The wargs look great
Grrr ...

I love the concept of a battle with Warg-riders, it's just that ... [censored].
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Old 10-31-2006, 02:01 PM   #10
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The one thing that sticks in my mind , and I feel I have to mention it because I have had enough negative things to say about Frodo and Sam in particular, but I did like the way they made the paralel to Elrond and Isildur, with Sam and Frodo at the cracks of doom. And not just becasue it gave another glimpse of Hugo Weaving in armour...
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Old 10-31-2006, 02:04 PM   #11
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Hmmm. I'm going to find this mildly difficult, but not insuperable.

Grima Wormtongue in general, and in particular his gaining of the bower speech. I enjoyed Grima's hyperbolic, almost comic, power over Theoden, and so had no objection to the infamous Beard of Theoden either.

Also...controversial...I don't in retrospect mind the changes to Faramir's plotline in the least, as they are consistent with the book character.
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Old 11-01-2006, 09:20 AM   #12
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what about the Pumpkin scene at the end of ROTK?

lovely scene, the hobbits have saved the world and are now back to normal sitting in the pub. all the other hobbits are far more interested in a big pumpkin rather than what our hobbits have done, even though as Gandalf says they are "Grown indeed very high; among the great you are"

Very clever piece of filming from PJ and co

and of course the 'you bow to no one' scene building up on Aragorn bending down on one knee to them at the field of Cormallen and transposing this to Minas Tirith and having the whole of the city bow down to them. I cried like a baby the first time I saw it in the Cinema. My FAVOURITE part of the whole film Trilogy
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Old 11-06-2006, 09:11 PM   #13
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If the "no flaming" rule wasn't in place, I wouldn't dare post this...

I honestly think that Arwen's expanded role in the movies works fairly well. There are some glitches, and she does sometimes seem to appear a little too frequently, but overall, it makes filmmaking sense.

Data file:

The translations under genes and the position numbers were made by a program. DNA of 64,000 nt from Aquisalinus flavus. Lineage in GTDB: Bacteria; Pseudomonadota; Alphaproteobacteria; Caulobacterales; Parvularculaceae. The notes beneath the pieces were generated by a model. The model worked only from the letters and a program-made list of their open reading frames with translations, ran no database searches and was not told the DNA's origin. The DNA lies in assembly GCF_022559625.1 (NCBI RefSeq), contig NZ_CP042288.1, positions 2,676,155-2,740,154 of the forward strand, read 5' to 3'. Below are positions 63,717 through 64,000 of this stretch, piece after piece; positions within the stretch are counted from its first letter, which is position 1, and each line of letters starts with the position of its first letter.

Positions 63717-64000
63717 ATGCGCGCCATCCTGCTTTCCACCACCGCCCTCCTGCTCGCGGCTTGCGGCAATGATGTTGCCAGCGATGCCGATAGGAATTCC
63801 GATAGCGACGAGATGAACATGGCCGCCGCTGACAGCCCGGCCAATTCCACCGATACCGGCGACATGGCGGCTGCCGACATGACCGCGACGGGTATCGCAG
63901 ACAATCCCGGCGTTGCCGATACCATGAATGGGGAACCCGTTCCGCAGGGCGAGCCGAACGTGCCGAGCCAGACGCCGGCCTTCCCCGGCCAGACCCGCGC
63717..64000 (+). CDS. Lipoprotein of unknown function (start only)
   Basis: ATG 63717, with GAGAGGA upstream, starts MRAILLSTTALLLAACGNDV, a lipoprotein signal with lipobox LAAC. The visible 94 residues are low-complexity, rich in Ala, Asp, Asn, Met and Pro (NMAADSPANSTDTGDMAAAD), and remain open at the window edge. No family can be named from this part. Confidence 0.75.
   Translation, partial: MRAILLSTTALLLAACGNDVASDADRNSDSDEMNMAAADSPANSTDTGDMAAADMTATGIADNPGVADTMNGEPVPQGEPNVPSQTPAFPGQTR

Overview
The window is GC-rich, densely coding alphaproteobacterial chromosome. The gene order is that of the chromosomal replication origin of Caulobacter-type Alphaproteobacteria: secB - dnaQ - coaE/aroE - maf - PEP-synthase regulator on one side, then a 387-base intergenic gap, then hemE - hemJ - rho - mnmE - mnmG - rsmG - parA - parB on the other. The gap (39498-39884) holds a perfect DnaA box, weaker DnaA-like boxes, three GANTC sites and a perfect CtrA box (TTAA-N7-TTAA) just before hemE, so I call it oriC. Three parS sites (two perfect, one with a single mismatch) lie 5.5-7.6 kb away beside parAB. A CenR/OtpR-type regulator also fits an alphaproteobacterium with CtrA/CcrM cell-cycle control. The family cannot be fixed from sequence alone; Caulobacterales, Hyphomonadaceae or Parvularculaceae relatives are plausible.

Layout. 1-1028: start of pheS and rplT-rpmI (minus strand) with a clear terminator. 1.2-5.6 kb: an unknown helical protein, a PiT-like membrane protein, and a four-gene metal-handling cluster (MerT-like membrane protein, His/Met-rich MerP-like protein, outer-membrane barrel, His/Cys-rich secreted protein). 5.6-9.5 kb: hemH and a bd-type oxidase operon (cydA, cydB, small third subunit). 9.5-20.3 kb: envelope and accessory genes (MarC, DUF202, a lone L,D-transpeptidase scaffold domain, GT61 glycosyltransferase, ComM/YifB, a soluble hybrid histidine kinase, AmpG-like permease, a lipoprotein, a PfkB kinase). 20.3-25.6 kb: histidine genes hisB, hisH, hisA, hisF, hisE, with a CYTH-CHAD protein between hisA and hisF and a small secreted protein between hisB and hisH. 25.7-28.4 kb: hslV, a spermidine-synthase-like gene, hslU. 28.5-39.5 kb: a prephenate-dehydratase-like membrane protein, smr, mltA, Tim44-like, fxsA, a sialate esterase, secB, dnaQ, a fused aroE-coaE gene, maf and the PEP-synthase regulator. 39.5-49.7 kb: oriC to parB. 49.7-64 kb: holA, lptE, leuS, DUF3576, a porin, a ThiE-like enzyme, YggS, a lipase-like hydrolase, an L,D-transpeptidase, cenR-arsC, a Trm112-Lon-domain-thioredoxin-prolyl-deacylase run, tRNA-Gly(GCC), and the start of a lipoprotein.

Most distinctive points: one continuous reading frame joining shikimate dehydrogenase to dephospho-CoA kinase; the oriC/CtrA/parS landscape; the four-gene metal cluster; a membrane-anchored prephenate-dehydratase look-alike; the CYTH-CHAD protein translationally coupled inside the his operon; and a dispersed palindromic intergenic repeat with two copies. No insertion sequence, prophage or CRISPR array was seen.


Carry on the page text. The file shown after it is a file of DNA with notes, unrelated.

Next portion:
I like that she was the one to take Frodo to the Ford (It would have been preferable for Frodo to ride alone, but if someone was going to take him, I'm glad it was Arwen. Honestly to have Glorfindel appear out of nowhere wouldn't make storytelling sense, since he pretty much vanishes afterward.

Arwen needs screen time. Aragorn's love can't be some mysterious figure off to the side. It just doesn't work for some girl to show up at the end of ROTK and marry him. She needs to be a presence all along, so I think that works quite well in the movie.

I also think that the Scouring of the Shire is better left untouched. From a filmmaking perspective, it's best to let the action fall again after the climax, to let the resolution follow through to the end of the movie instead of having another peak as soon as the Hobbits return. It would leave the audience bemused and wondering what, exactly, that part was there for. It does nothing to further the plot, and in fact works to backtrack the plot. Just when you think it's over, you have to build up to another conflict, another battle, and then you can carry on to the end. In the book, it's not so bad. It's not nearly as jarring as it would be at the end of the movie. Just one of those differences between page and screen.

And besides, I think it's nice to have a little corner of LOTR completely untouched by PJ's image of it through the movies. It's not that the movies have taken over my imagination, but fundamental things are changed from my first perceptions. So it's nice in a way to have some things left out entirely from that perspective.

I also understand Faramir's character changes. I was angry in the beginning but by the time I'd finished my second viewing of TTT, I had realized that what happened made movie sense: it kept the pacing and tension up, as opposed to letting that fall and risk loss of momentum towards the end. It also makes character sense by the end (helped by the TTT EE.) Book Faramir and Movie Faramir are two different people, but both are valid for different reasons. When on a reading marathon, it can be nice to take a break from fear and tension in a storyline, because you've still got hundreds and hundreds of pages to go before you reach the real end...but in the TTT movie, there isn't so much time between the capture of the Hobbits and the end of the movie, and they needed a way to keep the picture from losing steam at a crucial moment.

I'm not sure as this is a change, as chronologically it's in the proper place, but the move of Shelob from TTT to ROTK made a lot of sense, too. Chronologically, where they put the spider in the movie is about where she was in the books. So perhaps it's more of a correction than anything else. The split at the end of TTT is in an awkward place, because all three were meant to be read as one long book. At least in the movies, there is some slight resolution: Frodo sees the light, as does Faramir, and the Hobbits are released. Isengard is destroyed, and the good guys win out at Helm's Deep. Then there's the bait, in order to get moviegoers to come back the next year: a dark hint at Shelob.
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Old 11-08-2006, 06:36 PM   #14
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It is not exactly a change, but I thought it should be mentioned... I really like the way the characters fight, specially Aragorn. He is the King of Gondor, the Ranger... and yet he punches, head-butts and hacks his way through the enemy lines. No dancing like a ballerina while seemingly effortlessly cutting through orc after orc after Mouth Of Sauron.

I think it's very realistic.
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Old 11-12-2006, 07:26 PM   #15